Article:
• It doesn't give an explanation, BUT at the end it says that Job has twice as much of everything. That includes twice as many children. He had ten before, and ten after, so how can there be twice as many? Because ten are in heaven, and ten are on earth.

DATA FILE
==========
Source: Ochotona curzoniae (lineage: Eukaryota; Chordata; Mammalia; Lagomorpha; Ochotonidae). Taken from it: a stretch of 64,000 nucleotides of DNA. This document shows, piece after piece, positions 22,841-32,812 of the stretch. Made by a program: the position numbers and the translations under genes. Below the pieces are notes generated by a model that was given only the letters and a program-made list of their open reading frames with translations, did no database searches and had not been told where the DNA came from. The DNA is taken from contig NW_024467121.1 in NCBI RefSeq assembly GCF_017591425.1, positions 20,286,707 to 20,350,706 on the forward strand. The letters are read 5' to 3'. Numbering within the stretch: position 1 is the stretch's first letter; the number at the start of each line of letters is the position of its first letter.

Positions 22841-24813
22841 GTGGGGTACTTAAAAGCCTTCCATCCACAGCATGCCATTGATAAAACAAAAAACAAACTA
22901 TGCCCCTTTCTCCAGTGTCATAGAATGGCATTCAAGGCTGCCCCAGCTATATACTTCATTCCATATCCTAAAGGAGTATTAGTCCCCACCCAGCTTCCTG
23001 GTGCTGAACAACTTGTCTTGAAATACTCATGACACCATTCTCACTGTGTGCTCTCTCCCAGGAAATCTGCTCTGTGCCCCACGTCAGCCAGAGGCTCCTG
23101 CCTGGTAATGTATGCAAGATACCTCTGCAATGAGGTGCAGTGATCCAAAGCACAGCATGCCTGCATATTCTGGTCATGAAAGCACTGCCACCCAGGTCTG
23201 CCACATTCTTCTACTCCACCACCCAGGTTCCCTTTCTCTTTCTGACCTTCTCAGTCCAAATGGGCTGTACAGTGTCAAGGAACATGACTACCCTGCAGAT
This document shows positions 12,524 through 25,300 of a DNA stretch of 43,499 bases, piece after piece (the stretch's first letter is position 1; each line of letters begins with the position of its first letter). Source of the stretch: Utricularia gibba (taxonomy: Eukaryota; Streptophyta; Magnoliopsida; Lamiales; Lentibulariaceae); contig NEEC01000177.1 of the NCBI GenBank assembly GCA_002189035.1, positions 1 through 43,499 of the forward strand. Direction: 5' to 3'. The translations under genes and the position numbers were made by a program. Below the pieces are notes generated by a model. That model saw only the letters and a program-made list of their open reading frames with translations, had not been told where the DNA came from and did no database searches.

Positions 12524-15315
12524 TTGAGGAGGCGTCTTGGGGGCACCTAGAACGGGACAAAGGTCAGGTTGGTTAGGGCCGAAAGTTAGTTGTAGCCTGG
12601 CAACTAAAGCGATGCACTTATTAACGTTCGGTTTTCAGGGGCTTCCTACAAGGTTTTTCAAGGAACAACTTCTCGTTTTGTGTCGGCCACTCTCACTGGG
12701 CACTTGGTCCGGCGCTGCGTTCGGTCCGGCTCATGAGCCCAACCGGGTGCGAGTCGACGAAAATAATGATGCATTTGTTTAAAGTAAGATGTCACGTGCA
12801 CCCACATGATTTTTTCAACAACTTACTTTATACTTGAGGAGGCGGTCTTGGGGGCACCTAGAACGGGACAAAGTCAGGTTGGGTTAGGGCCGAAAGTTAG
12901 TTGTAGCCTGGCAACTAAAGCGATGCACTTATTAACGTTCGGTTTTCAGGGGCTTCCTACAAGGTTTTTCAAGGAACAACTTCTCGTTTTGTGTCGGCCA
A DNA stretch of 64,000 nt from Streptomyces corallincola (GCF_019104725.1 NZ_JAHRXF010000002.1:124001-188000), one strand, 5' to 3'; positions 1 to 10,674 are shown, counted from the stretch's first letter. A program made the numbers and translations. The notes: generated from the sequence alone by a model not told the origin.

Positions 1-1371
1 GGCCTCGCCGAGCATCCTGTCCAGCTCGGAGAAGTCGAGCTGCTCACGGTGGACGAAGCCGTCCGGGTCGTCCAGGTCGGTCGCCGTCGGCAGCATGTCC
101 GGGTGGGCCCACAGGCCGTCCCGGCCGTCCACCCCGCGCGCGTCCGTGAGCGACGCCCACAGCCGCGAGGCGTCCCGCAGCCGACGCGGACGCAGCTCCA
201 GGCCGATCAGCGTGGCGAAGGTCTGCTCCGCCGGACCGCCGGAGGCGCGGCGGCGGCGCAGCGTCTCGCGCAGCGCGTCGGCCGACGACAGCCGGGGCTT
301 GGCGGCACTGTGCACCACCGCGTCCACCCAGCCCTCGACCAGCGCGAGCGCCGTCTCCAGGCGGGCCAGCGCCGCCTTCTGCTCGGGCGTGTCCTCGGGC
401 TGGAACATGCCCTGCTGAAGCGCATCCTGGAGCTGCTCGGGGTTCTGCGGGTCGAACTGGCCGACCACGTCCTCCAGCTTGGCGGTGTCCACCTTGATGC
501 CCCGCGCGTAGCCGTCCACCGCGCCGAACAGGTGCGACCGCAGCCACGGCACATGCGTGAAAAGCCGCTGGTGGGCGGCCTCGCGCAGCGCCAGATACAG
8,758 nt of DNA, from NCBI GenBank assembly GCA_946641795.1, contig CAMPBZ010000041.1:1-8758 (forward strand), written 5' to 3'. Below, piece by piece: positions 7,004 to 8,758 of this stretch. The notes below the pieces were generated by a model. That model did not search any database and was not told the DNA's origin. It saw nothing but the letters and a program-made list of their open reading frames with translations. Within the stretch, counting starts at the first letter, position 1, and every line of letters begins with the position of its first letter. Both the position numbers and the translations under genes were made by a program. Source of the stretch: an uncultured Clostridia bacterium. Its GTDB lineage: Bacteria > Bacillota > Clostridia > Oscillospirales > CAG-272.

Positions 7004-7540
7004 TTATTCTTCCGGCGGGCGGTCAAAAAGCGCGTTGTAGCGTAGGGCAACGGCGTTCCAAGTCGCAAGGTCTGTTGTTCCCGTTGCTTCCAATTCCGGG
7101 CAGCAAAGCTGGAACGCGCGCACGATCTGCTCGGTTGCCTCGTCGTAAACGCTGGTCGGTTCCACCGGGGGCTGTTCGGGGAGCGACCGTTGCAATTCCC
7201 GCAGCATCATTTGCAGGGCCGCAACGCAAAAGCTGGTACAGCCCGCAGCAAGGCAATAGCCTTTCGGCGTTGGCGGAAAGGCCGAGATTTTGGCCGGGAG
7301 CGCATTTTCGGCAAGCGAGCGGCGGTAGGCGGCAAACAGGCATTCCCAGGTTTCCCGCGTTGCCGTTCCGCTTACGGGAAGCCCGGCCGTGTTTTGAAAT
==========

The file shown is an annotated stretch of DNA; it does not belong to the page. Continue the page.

• Maybe, rather than second guessing God on this ancient event, we can find the answer if we closely review the response that Job gave since it was his family that was lost. On a personal level, Job had a fine family,a wife, seven sons, and three daughters. (Job 1:1-3; 29:7-9, 12-16) One day, a messenger rushed in to report that some of Job’s valuable herds had been plundered by a raiding band. Soon another reported the loss of flocks of Job’s sheep. Then the Chaldeans took away his 3,000 camels, killing all but one of the attendants. Finally came the worst news. An unusual wind devastated the house of his firstborn and killed all his children, who were gathered there. Faced with such suffering, would Job blame God? Job 1:13-19. Note that at the end of Chapter 1 in the Book of Job it says: 22 “In all this Job did not sin or ascribe anything improper to God” Then Chapter two begins; 2 “Afterward it came to be the day when the sons of the [true] God entered to take their station before Jehovah, and Satan also proceeded to enter right among them to take his station before Jehovah. 2 Then Jehovah said to Satan: “Just where do you come from?” At that Satan answered Jehovah and said: “From roving about in the earth and from walking about in it”. More calamities were to come, though. Job was afflicted with a horrible disease that covered him with malignant boils. He became so sick and repugnant that his wife blamed God. “Curse God and die!” she said. Job did not know why he was suffering, yet he would not accuse God of causing it. We read: “In all this Job did not sin with his lips.” Job 2:6-10. That is truly interesting. Even though these calamities struck Job like a freight train, He would not blame his condition, and the death of his family on God. The book of Job helps us to identify the root cause of Job’s suffering and to see why God allowed it. Chapters 1 and 2 reveal what had recently taken place in the invisible heavens, in the spirit realm. The rebellious spirit called Satan assembled with other spirits in God’s presence. At the mention of Job’s blameless course, Satan challenged: “Is it for nothing that Job has feared God? . . . For a change, thrust out your hand, please, and touch everything he has and see whether he will not curse you to your very face.” Job 1:9-12. In other words, Satan accused God of bribing Job. This defiant spirit creature claimed that if Job was stripped of his wealth and his health, he would curse Jehovah. By extension, Satan was asserting that no human would love and be loyal to God in the face of suffering. That challenge had global and enduring impact. The issues that Satan raised had to be settled. Thus, God gave Satan freedom to act against Job, and Satan brought those various forms of suffering on the man. Understandably, Job did not and could not know of the universal issue that was raised in the heavens. And Satan arranged things so that it appeared as if God were causing all of Job’s calamities. For example, when lightning struck Job’s flocks of sheep, the surviving attendant concluded that it was “the very fire of God.” Although Job did not know why these things were happening, he would not curse or reject Jehovah God. Job 1:16, 19, 21. If you analyze the circumstances behind Job’s experience, you will see that the issue is, Will humans serve Jehovah out of love, despite troubles? Job helped to answer that. Only true love for God could have moved a person to remain faithful to Jehovah, which is what Job did. What a testimony against Satan’s false accusations! This case, however, did not begin and end with Job back then; it has extended for centuries. We are involved too. How do many react when they see or face suffering, whatever its cause? They may be unaware of the issues raised in Job’s day, or they may not believe that Satan even exists. Hence, often they doubt that there is a Creator, or they blame him for the suffering. How do you feel about this? From what you know of the Creator, would you not concur with the Bible writer James? Despite suffering, he had this conviction: “When under trial, let no one say: ‘I am being tried by God.’ For with evil things God cannot be tried nor does he himself try anyone.” James 1:13. Sources: The scriptures cited and the publication,"The Creator" 1998 Watchtower Bible and Tract Society.